Dealing with Being Dumped

Picture of a tree, one side green and leafy and the other side bare branches
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Dumped by text. I knew it was coming; I was just waiting for the “you’re dumped,” and I just knew it would selfishly be delivered by text instead of in person or by a phone call. That’s the way she is.

Being in a relationship while having bipolar disorder is not easy at the best of times, but when both parties have bipolar disorder; well, the journey is set to be a rough one. To be successful, having a plan is vital. ‘Know what we are dealing with’ would be a good place to start. To understand each other’s needs is important, but it has to be two-sided; both parties must understand the other person’s needs, not just their own. If this doesn’t happen from the start, the journey is destined to arrive at failure, sooner, rather than later.

Having a daily routine is an important part of managing bipolar disorder. What happens when one person is trying to stick to their routine, but the other one doesn’t have one? There is a potential risk that the person with a daily routine is dragged off course and into the unplanned path of the one without a routine. When this happens, maintenance of mental health becomes increasingly difficult.

Communication is an essential element in the relationship, but general chit-chat is not communication. Real communication is the ability to talk about issues openly in a conversation (verbal, not text) without fear. When one person is fearful of speaking up about a problem, the relationship has no backbone.

Neediness brings challenges to the relationship, too. Sure, we all have needs; emotionally, mentally and physically, and if these are not met, the relationship will spiral downhill quickly. What happens when one person is high maintenance in the needs department, but the other only has two basic needs? The balance is uneven, and one person has a lot of hard work on their hands. Neediness in a relationship is healthy, but it can also be a deal-breaker if it becomes too much.

My needs were simple; in fact, I only had two needs. The first is ‘space.’ I needed space to stick to my documented daily routine (which is actually a treatment plan for a sleep disorder) My second need is ‘alone time’ so that I can have headspace to pursue my creative activities. I also need some downtime to do household chores and gardening! If I don’t get to stick to my routine, I very quickly become unwell and if I don’t get the headspace needed, I end up feeling crowded and miserable.

So what did I do wrong? In general, terms, nothing specific. Regarding routine, though; I gave my power away by letting her drag me off my essential daily routine to her ‘live life as it comes’ approach. Nearly every afternoon, she would text or phone and ask to ‘come for a cuppa.’ That’s ok, but she would then stay for the rest of the afternoon and evening. She had no consideration for what I may be doing at the time or things that I may need to do. My valuable time was not important to her. So, we would sit on the couch, (nearly always) eat take-away and watch TV. I got bored very quickly and yearned for my headspace. But, I was fearful of saying so, as I just knew it would be seen as a rejection, and she would sulk, or worse – throw a tantrum and dump me!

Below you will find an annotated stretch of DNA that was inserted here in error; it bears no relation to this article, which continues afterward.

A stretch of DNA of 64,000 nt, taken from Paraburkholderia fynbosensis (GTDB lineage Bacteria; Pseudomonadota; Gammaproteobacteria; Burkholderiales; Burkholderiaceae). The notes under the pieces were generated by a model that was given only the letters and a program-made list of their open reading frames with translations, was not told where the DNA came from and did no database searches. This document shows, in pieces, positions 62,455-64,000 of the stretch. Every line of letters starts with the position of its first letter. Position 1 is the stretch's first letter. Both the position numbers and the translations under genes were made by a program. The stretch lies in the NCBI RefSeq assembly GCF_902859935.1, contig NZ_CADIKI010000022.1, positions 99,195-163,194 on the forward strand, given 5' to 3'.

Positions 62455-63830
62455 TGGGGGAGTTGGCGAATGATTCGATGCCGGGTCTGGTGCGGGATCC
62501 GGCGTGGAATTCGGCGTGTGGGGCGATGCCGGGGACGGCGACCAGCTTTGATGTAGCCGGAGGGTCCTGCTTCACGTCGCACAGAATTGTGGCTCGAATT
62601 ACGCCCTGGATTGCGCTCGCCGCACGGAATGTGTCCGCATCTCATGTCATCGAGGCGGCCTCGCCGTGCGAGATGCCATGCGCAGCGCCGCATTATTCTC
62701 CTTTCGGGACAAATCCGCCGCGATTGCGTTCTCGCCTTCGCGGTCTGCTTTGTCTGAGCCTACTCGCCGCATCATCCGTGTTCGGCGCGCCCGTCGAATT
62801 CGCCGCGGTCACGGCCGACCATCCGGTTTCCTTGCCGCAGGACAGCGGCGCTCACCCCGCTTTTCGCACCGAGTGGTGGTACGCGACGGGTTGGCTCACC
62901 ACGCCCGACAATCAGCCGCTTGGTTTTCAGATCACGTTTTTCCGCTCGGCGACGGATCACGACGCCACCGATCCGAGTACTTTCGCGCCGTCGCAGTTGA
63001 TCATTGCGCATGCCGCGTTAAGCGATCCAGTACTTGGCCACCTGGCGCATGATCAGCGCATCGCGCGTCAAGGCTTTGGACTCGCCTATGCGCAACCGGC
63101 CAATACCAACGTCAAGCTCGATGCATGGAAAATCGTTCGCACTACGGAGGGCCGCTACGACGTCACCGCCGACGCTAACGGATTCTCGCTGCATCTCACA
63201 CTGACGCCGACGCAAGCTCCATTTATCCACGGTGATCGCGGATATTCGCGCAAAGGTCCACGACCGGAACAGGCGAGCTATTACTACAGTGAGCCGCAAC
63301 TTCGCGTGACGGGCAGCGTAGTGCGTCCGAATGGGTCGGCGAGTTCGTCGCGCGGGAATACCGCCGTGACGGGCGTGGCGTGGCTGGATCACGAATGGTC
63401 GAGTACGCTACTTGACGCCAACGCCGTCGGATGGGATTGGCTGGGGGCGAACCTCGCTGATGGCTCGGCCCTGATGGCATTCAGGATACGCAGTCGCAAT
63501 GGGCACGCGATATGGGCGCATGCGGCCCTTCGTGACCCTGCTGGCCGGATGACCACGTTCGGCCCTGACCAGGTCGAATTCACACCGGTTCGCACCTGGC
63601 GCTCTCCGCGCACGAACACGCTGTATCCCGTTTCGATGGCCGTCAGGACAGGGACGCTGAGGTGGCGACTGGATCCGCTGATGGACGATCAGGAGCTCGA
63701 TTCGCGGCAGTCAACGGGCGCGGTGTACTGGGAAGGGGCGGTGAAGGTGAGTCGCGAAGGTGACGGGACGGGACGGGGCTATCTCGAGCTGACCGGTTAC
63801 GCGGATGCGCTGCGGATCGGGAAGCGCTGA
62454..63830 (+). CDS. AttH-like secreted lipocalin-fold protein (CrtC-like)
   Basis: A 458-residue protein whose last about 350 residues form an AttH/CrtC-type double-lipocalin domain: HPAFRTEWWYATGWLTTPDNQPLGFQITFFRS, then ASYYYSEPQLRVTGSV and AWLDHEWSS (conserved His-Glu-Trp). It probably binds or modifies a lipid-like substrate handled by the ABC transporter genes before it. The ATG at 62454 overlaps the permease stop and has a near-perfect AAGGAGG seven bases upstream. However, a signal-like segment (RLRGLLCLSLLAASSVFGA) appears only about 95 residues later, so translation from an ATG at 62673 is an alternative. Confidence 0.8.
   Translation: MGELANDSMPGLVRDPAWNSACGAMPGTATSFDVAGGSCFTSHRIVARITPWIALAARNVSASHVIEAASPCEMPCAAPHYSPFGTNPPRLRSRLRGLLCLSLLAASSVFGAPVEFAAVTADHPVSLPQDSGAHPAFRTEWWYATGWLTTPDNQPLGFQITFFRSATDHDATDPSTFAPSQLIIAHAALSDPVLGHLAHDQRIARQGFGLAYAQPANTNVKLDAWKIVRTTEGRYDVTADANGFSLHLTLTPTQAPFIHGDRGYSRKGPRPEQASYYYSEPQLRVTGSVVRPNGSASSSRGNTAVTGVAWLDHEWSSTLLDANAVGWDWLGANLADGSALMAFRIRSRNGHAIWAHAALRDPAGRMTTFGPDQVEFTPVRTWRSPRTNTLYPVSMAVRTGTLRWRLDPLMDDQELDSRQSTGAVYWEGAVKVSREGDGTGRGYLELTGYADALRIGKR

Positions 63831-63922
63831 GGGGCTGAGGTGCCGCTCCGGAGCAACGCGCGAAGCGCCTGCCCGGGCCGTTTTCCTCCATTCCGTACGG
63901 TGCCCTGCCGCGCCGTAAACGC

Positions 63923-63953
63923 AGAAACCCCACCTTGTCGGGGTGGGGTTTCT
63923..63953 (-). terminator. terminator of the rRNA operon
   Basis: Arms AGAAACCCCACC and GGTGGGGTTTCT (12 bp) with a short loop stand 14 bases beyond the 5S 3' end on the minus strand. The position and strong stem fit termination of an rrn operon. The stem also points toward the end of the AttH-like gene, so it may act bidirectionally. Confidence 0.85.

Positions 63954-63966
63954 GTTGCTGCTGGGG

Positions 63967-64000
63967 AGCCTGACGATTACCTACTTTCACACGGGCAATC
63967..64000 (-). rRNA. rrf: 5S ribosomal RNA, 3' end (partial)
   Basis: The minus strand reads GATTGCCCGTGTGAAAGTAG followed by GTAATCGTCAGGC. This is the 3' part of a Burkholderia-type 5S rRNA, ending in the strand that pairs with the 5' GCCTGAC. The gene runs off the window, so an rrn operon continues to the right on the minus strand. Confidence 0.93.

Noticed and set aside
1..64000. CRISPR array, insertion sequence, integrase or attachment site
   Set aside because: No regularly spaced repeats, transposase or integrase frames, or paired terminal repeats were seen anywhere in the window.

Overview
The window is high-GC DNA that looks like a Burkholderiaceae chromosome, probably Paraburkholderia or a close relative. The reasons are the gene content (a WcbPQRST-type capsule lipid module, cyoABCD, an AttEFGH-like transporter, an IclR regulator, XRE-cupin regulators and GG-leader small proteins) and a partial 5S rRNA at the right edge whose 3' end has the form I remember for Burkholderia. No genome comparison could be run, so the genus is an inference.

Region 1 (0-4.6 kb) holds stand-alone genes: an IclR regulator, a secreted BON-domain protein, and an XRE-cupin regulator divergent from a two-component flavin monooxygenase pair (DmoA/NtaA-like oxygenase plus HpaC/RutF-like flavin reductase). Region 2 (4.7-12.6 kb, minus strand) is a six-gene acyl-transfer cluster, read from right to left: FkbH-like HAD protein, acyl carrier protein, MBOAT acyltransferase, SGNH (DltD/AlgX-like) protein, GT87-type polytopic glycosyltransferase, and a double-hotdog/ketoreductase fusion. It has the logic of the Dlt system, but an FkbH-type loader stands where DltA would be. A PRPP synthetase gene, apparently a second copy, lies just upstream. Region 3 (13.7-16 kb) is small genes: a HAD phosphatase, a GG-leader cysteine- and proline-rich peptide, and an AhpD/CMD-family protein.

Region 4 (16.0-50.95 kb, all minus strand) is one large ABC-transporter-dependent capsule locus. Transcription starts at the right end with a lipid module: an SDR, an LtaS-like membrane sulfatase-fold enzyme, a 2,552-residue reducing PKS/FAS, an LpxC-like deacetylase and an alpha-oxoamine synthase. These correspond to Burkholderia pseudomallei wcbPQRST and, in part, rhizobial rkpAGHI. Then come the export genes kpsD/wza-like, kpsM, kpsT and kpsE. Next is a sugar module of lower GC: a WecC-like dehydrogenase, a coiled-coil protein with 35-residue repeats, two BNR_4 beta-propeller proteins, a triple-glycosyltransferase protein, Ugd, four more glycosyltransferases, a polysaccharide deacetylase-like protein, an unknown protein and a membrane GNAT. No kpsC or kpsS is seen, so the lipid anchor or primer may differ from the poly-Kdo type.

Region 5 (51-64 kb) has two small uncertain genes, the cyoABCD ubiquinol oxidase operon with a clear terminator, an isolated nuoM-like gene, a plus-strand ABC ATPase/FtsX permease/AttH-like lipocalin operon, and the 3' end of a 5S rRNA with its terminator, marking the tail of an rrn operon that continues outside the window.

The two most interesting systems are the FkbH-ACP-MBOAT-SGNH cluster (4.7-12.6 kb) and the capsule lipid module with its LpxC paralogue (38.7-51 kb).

So what did I really do wrong? In my terms, I didn’t communicate as I should have and I didn’t stand up for my own needs. In her terms; despite trying to meet her needs by sacrificing my daily routine and allowing her to take the lead in every decision of what we should do with our time; it wasn’t enough. My afternoon nap is an essential part of my routine and the number of times it had to be sacrificed, because she phoned/texted during it, was too much for me.

In her terms, one of the things I did wrong, was I didn’t give her ‘enough attention.’ She soaked up so much of my time. We saw each other nearly every day. I listened to the things she had to tell me and I tried to be sympathetic where it was needed. But perhaps she didn’t feel she was getting enough because I was privately yearning for at least some headspace. I couldn’t cope with seeing her every day; it was too exhausting.

Another thing I did wrong, was not to be able to cope with her high need for intimacy; every day if she got her way. I did manage to speak up and tell her she was wearing me out, but this seemed to fall on deaf ears. The end result on my part was misery, which led to low libido – so she would be miserable because her physical needs were not being met. Total failure and relationship-killer.

The final thing I did wrong last night was to say no when she asked me to go to her house for dinner. I needed to cut the grass, as it was at the stage of overwhelming me and it had to be done in the evening when it was cooler. I should have sacrificed doing it ‘because’ she had suggested me going to her’s for dinner. Saying ‘no’ was sufficient enough for her to decide her needs were not being met and send me the ‘you’re dumped’ text this morning.

The sad thing is; this is the 4th time she has dumped me by text over 18 months. I was gullible enough to go back to her each time she decided the relationship should be back on again. It has taken me this many times of being dumped by text to learn a lesson that the biggest thing I was getting wrong, was staying in the unhealthy relationship.

Never again!

The word goodbye rubber-stamped on white paper
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